In this post the authors discuss the recent investigation by the European Commission in the matter of Spotify v. Apple, which has resurfaced the issue of the dominance established by the few Big Technologies. Efforts made by the competition regulators in European Union, the United States, United Kingdom and India to reduce this Big Tech dominance have so far been abortive. This article delves into the unsolved ambiguities in this area in the backdrop of the Spotify v. Apple case. Continue reading Time To Play Fair Vis-a-Vis Spotify vs Apple
The COVID-19 pandemic has reduced the ability of the leaseholders to utilise the leased property in an effective and profitable manner. However, the Indian courts have failed to grant any relief due to the archaic nature of doctrines of frustration, force majeure under the Transfer of Property Act, 1882 (‘TPA’). In this blog series the author critiques the nature and the inflexible approach of these doctrines under the TPA. The second post does a comparative analysis of the civil law jurisdictions and suggests the incorporation of a similar approach in order to better balance the interests of the lessor and the lessee in such circumstances. Continue reading Reconceptualising Frustration and Force Majeure under tenancy in India post COVID-19: Lessons from Civil Law Jurisdictions (Part 2)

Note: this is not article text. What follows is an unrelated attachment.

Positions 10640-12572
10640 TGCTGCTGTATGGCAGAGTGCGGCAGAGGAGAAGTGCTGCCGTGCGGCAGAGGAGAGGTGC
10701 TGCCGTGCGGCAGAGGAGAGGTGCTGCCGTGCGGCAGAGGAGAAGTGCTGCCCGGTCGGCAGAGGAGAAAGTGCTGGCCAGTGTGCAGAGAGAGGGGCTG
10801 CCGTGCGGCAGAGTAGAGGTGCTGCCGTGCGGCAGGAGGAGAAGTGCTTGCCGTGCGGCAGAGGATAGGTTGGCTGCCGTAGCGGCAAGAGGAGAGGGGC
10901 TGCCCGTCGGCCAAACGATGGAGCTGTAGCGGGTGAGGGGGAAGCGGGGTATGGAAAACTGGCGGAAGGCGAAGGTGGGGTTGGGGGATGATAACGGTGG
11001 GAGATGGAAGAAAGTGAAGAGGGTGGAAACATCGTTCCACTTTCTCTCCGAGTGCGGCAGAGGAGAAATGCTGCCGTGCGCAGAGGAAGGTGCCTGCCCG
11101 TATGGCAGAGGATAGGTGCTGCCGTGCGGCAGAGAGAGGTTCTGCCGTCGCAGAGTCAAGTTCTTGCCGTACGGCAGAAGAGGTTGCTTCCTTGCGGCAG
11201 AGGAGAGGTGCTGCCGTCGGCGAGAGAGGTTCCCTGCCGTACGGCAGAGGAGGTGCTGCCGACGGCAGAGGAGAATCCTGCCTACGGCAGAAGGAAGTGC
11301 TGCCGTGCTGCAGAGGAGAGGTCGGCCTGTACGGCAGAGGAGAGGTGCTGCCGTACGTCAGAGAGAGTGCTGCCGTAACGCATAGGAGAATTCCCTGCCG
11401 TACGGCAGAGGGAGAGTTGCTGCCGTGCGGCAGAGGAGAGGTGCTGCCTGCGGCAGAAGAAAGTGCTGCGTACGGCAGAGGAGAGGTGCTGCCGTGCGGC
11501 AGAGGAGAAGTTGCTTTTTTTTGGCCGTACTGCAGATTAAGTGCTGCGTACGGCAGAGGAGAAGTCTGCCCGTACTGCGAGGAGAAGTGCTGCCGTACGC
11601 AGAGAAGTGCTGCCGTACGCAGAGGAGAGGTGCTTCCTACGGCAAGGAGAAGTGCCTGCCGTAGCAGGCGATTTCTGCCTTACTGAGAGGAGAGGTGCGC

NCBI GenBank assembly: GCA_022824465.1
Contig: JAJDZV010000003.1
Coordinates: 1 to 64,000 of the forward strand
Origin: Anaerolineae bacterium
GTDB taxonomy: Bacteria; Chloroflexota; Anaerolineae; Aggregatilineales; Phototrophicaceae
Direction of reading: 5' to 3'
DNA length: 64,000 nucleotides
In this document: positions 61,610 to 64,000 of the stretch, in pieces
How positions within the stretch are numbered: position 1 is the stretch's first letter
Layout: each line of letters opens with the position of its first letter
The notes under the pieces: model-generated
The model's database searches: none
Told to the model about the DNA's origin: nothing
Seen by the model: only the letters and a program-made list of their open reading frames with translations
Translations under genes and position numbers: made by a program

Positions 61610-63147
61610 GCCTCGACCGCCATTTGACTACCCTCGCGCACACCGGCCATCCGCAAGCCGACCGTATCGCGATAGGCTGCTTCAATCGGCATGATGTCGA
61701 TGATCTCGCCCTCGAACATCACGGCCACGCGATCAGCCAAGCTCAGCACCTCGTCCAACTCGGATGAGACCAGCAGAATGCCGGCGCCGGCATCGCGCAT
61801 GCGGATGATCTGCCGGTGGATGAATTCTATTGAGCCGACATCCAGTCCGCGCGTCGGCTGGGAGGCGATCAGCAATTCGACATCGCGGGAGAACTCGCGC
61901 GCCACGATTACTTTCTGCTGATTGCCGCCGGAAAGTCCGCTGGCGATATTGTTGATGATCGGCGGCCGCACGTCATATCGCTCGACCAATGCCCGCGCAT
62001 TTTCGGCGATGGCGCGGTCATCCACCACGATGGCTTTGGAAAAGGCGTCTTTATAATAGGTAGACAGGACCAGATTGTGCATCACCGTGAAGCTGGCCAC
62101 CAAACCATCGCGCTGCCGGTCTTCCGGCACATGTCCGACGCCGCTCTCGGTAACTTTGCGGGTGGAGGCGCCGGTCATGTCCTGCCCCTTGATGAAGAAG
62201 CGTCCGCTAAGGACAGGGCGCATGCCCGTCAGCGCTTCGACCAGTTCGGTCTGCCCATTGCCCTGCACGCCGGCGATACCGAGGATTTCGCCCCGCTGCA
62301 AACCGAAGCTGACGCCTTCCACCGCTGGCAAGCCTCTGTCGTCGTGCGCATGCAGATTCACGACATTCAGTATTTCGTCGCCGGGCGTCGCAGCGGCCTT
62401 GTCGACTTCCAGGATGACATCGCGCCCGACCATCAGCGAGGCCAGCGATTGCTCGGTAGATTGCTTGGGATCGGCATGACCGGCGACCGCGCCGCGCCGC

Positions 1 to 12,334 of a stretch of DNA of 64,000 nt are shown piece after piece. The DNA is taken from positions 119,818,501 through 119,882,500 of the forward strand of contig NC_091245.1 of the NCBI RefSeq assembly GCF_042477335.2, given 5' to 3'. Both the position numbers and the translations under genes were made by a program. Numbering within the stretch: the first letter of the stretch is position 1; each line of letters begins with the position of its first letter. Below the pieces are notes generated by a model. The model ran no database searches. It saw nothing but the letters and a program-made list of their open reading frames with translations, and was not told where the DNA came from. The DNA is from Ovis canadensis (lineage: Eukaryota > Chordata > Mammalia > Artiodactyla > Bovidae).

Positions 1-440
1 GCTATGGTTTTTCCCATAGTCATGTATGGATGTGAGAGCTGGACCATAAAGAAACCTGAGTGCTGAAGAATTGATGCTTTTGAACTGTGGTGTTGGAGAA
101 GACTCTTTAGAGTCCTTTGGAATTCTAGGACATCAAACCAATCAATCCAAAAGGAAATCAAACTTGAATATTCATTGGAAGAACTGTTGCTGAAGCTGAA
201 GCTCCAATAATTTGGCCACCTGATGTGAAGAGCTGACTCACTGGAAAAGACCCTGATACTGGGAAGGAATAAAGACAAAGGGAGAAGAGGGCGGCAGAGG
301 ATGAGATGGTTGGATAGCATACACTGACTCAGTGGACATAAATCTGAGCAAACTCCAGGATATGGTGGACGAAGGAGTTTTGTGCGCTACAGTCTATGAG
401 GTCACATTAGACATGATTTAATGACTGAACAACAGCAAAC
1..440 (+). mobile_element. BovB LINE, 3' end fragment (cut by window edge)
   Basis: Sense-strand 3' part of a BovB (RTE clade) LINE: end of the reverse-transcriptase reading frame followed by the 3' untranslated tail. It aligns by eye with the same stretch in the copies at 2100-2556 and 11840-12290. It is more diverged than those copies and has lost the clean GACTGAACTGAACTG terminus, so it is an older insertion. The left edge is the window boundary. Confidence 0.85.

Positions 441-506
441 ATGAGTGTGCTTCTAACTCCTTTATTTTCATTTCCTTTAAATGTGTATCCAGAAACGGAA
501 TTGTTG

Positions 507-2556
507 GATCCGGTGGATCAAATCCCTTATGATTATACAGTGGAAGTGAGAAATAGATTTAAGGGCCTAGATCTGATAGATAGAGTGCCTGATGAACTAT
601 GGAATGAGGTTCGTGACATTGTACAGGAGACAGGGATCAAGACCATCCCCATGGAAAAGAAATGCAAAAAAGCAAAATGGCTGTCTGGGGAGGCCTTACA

In this post, the author subjects to scrutiny the way in which the Indian legal system is dealing with the outbreak of the COVID-19 pandemic and using it as a focal point, explores the concepts of the impossibility to perform a contract as opposed to the non-performance of a contract based on contingent events. Further, an analysis into whether or not the pandemic should get classified as a Force Majeure under Indian law is also provided while also drawing parallels with China, the epicenter of the crisis. Continue reading Disruption of Supply Chains due to COVID-19 – Can a Virus Give You an Excuse for the Delayed Performance of a Contract?